Driven by fear

Ragi Nirmal Singh was denied cremation at his home village just outside Amritsar. Why? Its probably unfounded fears fueled by ignorance.

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By Hb Singh | OPINION |

A respected kirtani is denied cremation in a village near the hospital in Punjab, India, where he passed away due to the novel coronavirus. Surprised?

Well, probably not. We have stupid people all around. This stupidity is driven by fear and ignorance. We have them amongst Sikhs as we have them amongst people of the other faiths, and those professing no faith in God. Stupidity and fear pretty much reigns across the board and governs many things we do.

Bhai Nirmal Singh, a famous and respected raagi, died on Thursday (2 April) of a heart attack. He had tested positive for Covid-19 the day before. He was admitted to Guru Nanak Dev Hospital (GNDH) in Amritsar. To avoid further contamination, it is accepted procedure to have Covid-19 victims to be cremated at the nearest crematorium. That would have been at Verka, just 7km from the hospital. But the people of the village had denied his family access to the local crematorium. In the end, they had to cremate the remains of the 67-year old former hazoori ragi of Darbar Sahib elsewhere.

Imagine that. A well-known figure dies and the people of Punjab could not give him a proper and fit cremation. What made the people of the village behave in that fashion? It’s probably unfounded fears fueled by ignorance.

The world is gripped with fear and anxiety of the infectious disease caused by this new virus. We have every reason to be on our guards. The disease causes respiratory illness with symptoms such as a cough and fever. In more severe cases, people have difficulty breathing. We need to understand it and we take appropriate measures.

The villagers are not alone. Some 3,600 km to the west, families in Baghdad are facing a similar conundrum. For over a week, cemeteries across Iraq had refused to allow burial of an elderly man who had died of the virus, according to an AFP news report released three days ago. Fearing the respiratory illness could somehow spread from the corpses to nearby population centres, Iraqi religious authorities, tribes and townspeople have sent the bodies of Covid-19 victims back to hospital morgues, where they are piling up, the report added.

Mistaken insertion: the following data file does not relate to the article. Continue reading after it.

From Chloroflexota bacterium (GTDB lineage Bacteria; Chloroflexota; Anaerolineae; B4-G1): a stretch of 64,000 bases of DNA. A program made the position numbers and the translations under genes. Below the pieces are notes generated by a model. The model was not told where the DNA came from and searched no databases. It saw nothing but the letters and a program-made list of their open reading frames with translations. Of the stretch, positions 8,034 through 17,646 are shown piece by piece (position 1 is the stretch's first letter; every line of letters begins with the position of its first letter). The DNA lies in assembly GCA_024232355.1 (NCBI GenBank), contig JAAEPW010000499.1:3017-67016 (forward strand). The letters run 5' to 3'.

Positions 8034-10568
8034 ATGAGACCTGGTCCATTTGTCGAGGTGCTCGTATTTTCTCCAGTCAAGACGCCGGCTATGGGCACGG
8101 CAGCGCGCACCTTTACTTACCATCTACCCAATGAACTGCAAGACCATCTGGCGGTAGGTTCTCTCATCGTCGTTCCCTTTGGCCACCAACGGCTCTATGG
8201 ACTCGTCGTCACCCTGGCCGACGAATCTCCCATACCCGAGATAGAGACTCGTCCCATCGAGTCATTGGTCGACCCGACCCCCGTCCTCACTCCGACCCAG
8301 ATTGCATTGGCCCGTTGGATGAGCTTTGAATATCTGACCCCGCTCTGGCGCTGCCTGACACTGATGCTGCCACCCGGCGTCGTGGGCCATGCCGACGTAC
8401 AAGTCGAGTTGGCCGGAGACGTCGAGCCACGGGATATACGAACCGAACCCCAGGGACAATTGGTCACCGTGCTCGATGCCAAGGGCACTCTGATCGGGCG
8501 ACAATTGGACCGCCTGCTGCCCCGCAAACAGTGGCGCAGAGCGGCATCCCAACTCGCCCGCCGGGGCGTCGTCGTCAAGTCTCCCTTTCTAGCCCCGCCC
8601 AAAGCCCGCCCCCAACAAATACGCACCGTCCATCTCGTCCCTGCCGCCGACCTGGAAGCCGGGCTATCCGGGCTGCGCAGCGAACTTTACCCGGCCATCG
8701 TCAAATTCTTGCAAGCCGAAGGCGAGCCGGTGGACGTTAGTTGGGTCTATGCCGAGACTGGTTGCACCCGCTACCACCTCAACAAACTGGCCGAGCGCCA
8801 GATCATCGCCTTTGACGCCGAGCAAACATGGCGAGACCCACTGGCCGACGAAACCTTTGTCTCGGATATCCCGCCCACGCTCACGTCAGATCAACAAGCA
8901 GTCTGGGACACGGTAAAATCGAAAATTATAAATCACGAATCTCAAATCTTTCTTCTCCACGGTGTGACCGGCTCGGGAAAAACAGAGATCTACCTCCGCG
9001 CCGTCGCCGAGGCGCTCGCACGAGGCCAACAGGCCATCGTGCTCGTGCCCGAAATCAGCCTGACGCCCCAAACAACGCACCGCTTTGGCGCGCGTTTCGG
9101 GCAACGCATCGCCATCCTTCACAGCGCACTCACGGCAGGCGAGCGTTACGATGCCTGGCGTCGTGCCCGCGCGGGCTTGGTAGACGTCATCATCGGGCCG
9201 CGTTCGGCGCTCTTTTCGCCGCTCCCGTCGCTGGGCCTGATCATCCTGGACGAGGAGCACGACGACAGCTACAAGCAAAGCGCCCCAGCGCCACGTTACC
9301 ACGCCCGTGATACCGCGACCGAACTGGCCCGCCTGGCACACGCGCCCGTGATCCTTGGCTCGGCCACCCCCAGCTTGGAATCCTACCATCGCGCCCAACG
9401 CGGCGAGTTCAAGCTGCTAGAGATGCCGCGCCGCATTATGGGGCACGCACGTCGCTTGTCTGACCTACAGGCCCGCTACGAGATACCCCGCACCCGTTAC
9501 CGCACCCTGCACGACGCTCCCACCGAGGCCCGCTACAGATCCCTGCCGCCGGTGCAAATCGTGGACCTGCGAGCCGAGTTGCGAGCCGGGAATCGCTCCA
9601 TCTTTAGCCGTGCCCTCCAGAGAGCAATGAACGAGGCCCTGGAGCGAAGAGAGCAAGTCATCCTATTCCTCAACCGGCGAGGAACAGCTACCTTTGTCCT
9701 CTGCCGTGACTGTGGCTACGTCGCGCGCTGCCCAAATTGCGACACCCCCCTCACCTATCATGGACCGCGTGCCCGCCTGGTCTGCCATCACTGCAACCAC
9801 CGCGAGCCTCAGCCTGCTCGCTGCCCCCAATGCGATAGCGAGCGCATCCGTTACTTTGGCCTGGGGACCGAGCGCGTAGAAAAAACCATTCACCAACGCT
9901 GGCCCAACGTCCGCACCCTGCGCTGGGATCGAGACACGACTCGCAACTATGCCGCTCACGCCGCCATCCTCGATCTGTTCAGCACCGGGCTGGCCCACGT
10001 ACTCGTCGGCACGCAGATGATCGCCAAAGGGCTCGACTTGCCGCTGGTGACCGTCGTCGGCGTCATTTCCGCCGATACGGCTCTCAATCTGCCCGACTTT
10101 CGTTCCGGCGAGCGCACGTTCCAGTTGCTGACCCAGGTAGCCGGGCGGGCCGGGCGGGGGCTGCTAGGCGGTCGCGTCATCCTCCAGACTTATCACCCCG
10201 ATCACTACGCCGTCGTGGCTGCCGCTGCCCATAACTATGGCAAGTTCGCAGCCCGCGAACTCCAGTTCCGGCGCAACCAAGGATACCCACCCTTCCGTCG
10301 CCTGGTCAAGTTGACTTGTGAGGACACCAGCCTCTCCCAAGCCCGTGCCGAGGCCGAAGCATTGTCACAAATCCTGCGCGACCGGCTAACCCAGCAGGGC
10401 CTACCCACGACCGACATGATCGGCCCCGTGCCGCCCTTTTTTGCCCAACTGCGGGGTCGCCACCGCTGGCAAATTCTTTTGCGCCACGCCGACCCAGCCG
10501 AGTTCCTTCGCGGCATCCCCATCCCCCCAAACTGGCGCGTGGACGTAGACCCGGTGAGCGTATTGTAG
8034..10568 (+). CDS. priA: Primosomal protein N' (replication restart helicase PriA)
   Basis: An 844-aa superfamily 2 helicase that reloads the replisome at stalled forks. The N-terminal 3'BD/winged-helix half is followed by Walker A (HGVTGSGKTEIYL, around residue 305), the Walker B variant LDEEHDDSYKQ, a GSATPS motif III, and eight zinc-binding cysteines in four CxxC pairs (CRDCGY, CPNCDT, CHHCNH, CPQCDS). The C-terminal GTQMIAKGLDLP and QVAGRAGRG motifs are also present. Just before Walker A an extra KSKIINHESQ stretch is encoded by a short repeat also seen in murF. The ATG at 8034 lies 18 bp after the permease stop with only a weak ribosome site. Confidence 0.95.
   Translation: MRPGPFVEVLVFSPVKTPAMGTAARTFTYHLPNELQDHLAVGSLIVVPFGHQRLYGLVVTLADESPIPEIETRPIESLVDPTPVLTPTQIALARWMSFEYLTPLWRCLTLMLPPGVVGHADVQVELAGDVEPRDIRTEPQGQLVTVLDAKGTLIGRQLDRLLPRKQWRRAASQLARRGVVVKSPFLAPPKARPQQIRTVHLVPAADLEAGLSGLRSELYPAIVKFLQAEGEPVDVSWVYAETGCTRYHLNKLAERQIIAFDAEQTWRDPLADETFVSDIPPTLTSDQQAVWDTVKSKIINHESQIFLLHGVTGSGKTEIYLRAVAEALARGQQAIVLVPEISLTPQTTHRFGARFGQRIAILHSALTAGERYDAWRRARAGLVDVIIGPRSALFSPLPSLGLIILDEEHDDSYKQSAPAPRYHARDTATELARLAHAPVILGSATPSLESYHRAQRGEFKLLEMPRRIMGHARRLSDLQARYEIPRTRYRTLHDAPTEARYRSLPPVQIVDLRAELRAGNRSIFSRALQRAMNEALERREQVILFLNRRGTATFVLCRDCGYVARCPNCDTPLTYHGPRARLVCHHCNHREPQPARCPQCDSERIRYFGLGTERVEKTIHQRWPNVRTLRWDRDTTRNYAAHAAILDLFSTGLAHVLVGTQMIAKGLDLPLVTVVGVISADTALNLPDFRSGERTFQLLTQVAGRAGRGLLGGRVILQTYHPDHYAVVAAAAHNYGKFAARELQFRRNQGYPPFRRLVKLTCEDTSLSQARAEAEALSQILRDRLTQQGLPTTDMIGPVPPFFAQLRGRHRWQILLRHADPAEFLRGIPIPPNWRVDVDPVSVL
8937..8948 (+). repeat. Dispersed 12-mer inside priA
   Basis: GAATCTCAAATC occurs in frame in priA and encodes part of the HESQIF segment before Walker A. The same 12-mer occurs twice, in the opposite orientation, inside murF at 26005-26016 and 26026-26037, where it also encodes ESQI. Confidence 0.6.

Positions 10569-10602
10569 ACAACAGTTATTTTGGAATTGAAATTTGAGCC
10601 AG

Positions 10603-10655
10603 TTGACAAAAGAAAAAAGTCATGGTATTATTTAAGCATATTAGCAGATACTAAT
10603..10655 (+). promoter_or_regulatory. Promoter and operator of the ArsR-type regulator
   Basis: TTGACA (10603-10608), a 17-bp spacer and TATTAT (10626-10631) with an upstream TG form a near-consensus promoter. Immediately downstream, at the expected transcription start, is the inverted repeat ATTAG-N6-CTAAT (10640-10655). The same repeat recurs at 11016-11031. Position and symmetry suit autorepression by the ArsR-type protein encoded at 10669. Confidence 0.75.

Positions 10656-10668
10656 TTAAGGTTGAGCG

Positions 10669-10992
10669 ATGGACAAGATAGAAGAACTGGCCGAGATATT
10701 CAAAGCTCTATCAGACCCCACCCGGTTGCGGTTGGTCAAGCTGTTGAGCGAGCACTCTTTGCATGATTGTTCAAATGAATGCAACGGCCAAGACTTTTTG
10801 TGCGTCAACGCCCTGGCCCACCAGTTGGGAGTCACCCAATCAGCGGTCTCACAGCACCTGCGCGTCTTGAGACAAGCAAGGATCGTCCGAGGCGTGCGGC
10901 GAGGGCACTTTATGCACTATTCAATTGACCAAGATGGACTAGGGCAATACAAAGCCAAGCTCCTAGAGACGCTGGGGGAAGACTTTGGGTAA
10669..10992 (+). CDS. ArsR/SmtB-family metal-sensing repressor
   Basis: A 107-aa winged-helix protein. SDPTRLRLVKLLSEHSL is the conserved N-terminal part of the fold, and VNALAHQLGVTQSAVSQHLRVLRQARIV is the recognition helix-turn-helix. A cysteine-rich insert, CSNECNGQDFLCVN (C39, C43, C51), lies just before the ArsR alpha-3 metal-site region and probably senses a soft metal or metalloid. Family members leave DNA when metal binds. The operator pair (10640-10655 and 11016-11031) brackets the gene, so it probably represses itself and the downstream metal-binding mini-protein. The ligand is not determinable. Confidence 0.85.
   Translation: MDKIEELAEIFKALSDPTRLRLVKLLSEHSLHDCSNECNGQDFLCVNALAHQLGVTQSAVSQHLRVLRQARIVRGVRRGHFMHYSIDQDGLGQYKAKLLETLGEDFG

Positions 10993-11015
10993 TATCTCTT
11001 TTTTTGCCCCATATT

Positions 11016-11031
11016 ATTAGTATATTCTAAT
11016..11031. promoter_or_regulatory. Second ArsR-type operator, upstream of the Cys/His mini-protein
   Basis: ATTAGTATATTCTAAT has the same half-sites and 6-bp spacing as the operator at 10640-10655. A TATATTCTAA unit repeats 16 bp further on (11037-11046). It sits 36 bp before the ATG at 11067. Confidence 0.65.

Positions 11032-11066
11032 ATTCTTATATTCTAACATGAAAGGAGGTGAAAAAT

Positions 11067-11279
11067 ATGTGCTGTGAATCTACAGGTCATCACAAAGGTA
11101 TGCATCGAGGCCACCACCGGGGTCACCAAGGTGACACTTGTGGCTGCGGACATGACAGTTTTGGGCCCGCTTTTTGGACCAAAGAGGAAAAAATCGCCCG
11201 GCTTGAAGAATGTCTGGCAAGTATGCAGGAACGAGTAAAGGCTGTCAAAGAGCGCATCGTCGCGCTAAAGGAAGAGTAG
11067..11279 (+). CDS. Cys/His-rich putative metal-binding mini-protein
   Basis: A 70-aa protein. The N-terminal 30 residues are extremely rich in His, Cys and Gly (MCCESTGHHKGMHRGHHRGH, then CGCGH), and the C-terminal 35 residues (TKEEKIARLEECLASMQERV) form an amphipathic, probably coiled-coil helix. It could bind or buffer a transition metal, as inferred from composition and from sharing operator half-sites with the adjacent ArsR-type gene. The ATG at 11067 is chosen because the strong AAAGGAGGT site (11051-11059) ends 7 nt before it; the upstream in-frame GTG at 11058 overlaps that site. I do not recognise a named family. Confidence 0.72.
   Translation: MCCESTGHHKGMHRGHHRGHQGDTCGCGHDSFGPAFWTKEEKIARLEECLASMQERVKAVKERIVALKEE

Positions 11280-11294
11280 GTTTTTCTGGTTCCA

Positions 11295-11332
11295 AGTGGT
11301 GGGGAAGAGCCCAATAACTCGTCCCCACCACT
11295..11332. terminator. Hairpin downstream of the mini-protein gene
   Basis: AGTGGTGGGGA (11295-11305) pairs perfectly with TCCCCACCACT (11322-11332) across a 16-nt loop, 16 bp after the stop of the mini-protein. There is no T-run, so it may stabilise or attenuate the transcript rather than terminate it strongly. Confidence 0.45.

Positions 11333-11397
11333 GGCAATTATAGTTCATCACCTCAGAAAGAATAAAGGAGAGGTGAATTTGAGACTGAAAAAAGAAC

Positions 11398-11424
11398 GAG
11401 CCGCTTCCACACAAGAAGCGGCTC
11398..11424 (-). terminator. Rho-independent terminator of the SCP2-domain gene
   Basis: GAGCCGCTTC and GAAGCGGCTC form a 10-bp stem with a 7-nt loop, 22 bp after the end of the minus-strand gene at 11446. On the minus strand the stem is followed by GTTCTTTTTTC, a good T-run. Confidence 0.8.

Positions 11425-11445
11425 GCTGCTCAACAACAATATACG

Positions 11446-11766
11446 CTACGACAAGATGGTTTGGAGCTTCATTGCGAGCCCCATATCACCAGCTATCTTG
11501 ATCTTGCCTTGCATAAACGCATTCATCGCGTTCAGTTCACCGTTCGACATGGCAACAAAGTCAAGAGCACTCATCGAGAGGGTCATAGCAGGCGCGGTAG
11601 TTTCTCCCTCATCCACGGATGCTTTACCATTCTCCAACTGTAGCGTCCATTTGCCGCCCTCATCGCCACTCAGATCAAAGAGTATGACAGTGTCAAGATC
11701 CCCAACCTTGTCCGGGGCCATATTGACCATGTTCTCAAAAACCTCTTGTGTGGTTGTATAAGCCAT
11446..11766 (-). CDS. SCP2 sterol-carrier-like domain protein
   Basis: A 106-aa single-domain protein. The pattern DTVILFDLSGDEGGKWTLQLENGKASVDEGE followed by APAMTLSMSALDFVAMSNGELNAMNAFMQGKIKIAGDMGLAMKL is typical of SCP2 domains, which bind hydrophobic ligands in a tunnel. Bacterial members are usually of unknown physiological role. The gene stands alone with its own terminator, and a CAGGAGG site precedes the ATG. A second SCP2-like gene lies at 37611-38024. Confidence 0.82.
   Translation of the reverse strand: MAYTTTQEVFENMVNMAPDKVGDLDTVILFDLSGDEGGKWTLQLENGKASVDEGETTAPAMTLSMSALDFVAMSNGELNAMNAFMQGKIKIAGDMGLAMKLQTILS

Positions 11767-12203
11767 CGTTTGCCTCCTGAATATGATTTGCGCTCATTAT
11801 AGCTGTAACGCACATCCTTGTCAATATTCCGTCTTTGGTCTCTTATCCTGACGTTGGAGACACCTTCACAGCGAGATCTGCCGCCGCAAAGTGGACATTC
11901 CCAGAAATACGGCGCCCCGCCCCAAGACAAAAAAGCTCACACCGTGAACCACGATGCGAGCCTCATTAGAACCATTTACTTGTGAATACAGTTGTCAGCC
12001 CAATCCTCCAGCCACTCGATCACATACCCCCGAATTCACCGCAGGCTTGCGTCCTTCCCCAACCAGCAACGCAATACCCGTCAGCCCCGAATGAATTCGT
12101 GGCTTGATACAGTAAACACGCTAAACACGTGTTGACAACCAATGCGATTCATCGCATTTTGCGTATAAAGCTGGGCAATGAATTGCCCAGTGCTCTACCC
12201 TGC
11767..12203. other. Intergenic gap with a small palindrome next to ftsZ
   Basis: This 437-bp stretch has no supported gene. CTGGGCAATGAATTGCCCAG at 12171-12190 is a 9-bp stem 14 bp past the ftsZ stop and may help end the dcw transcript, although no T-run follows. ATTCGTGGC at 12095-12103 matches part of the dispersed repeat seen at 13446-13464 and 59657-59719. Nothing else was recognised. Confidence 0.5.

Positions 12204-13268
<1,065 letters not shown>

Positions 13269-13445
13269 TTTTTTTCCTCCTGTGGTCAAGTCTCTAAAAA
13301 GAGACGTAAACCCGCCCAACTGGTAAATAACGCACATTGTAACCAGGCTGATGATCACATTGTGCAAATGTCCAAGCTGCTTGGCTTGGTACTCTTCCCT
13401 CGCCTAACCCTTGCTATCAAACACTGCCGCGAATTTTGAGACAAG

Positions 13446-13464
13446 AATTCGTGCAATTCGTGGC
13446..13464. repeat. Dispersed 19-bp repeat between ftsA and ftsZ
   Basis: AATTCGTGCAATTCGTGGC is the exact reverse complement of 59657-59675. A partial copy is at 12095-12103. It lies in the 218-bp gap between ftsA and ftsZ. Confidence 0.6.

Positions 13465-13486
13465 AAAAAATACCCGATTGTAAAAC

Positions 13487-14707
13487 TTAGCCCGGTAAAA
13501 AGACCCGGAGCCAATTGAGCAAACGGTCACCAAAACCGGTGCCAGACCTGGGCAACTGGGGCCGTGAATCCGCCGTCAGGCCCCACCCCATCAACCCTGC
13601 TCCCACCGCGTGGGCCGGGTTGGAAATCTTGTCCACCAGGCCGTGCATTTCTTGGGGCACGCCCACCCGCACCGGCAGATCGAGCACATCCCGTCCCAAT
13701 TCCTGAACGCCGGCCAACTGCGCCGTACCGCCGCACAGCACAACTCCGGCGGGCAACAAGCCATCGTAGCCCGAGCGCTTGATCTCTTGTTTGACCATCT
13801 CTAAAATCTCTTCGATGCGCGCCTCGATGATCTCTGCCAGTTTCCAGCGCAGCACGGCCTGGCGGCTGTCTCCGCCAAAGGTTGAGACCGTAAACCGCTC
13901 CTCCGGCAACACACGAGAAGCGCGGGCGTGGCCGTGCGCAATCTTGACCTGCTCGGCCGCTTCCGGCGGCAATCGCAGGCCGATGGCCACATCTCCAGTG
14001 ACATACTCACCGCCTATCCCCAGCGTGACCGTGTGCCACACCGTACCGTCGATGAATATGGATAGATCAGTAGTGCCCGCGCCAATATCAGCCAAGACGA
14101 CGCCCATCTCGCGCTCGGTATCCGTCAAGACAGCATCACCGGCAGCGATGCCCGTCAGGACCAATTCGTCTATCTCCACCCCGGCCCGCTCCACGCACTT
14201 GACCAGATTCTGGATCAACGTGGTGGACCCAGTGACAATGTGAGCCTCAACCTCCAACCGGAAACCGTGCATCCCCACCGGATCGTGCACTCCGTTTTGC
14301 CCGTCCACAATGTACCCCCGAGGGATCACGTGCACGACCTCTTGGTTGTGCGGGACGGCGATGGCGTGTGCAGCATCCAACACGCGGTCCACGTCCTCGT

In Mumbai, another run around. A man who died after struggling from Covid-19 infection was denied burial at a Muslim cemetery. Eventually, he was cremated at a Hindu crematorium.

There is every reason, medically, to be cautious when handling the remains of a Covid-19 victim. While health authorities say the virus cannot be transmitted posthumously, it has been reported that it can still survive on clothes for a few hours. In Italy, this meant that corpses were sealed away immediately.

There is a need for an SOP on how handle the remains. If they have not done so already, Malaysian Gurdwaras Council (MGC) should produce a guide for families on how to do so.

Precautionary steps driven by sound science is fine. But Ragi Nirmal’s family was probably shunned by the community out of fear, and fear alone.

Here, too, they are not alone. Fear plays out in all of us in different ways. Guru Nanak presented Sikhi to help us rise above unfounded fears. We are not talking about fearing snakes, needles, storms or fire.

Let us not be quick to judge the people of the village. We carry our own set of fears. We have people who fear continuing a journey should a black cat cross their path. We fear taking a hair bath on certain days. We fear making mistakes when reading Gurbani. We fear questioning people who go around in the name of God and Guru. We fear making changes to the way things are done. We fear the consequences if we don’t obey some ‘baba’s’ orders to do such and such thing. The list goes on.

In the ignorance-driven fear, the villagers have denied Bhai Nirmal Singh the send-off that he deserves. Not that it will make a difference to him. But it reflects the hold of fear upon us all.

(Note: Article was edited for clarity)

 

Hb Singh is a Kuala Lumpur-based journalist with some experience in dealing with Sikh organisations, both from within and outside. 

* This is the opinion of the writer, organisation or publication and does not necessarily represent the views of Asia Samachar.

 

RELATED STORY:

Renown ragi Nirmal Singh dies after testing positive for Covid-19 (Asia Samachar, 2 April 2020)

Day 06 : Spirituality of fear and guilt (Asia Samachar, 13 Aug 2018)

 

ASIA SAMACHAR is an online newspaper for Sikhs / Punjabis in Southeast Asia and beyond. Facebook | WhatsApp +6017-335-1399 | Email: editor@asiasamachar.com | Twitter | Instagram | Obituary announcements, click here |

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